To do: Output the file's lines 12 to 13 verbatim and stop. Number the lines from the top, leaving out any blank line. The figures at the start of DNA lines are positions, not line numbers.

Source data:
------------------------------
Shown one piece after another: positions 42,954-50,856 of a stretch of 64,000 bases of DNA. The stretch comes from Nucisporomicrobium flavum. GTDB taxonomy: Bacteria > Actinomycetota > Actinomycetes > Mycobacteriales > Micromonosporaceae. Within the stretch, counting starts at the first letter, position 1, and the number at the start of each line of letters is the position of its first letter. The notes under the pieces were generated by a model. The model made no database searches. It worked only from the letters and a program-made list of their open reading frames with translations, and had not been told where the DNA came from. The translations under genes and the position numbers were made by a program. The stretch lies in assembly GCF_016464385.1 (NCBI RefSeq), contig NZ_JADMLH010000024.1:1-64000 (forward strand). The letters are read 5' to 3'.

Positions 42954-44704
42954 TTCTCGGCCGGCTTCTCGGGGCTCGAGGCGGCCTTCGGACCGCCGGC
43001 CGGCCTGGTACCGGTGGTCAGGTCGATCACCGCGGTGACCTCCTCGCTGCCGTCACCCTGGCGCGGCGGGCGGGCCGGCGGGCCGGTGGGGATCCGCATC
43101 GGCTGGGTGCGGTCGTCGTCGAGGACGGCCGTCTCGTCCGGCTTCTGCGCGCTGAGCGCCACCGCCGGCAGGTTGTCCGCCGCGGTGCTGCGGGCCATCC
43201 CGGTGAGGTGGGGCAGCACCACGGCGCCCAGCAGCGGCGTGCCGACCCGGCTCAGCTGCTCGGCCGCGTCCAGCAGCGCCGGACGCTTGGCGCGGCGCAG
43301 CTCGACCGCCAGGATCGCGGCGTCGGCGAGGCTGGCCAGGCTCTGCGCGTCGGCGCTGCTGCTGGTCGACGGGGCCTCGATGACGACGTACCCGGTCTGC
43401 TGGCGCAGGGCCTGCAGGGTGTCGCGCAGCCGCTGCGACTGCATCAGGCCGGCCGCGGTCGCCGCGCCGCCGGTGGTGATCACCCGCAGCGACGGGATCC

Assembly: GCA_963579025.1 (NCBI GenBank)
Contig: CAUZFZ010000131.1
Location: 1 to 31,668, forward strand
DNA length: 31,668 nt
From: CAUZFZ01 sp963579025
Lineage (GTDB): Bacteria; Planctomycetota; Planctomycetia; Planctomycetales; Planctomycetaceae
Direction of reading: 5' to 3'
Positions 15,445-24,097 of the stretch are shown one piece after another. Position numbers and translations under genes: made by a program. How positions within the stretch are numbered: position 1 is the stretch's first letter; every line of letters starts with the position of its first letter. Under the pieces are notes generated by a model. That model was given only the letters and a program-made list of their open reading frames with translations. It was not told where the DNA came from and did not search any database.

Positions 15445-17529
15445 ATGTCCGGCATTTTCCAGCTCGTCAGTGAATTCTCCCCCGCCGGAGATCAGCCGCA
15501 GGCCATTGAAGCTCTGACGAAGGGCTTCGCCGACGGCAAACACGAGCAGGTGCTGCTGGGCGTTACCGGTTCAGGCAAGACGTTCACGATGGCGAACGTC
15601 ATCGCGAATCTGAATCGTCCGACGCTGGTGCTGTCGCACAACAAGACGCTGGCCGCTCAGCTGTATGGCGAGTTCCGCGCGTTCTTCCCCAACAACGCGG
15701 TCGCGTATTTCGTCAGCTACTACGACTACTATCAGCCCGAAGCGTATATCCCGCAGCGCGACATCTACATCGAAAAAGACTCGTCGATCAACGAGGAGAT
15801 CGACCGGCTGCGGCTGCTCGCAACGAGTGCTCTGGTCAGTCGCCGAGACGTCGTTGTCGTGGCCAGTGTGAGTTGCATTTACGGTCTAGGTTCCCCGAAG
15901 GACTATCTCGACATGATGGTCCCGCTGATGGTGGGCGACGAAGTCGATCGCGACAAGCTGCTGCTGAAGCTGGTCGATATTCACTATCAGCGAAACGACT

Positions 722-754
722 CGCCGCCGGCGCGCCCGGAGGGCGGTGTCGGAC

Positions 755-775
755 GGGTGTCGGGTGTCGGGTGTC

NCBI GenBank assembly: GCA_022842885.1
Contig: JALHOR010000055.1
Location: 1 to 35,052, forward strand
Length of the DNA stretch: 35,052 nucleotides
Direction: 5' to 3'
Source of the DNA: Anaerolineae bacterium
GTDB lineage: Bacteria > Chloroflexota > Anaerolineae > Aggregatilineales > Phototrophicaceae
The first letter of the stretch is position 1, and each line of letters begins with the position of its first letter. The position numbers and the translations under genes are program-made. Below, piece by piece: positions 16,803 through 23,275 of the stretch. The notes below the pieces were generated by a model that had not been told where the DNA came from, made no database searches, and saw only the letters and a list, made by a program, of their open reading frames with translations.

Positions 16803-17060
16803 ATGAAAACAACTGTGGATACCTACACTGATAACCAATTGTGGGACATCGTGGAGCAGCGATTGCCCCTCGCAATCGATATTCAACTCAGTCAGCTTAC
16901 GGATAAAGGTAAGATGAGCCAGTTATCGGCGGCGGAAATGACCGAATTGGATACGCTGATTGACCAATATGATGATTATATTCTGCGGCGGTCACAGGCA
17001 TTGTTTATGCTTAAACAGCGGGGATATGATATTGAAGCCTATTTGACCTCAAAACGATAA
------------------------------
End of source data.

DNA length: 31,668 nt
From: CAUZFZ01 sp963579025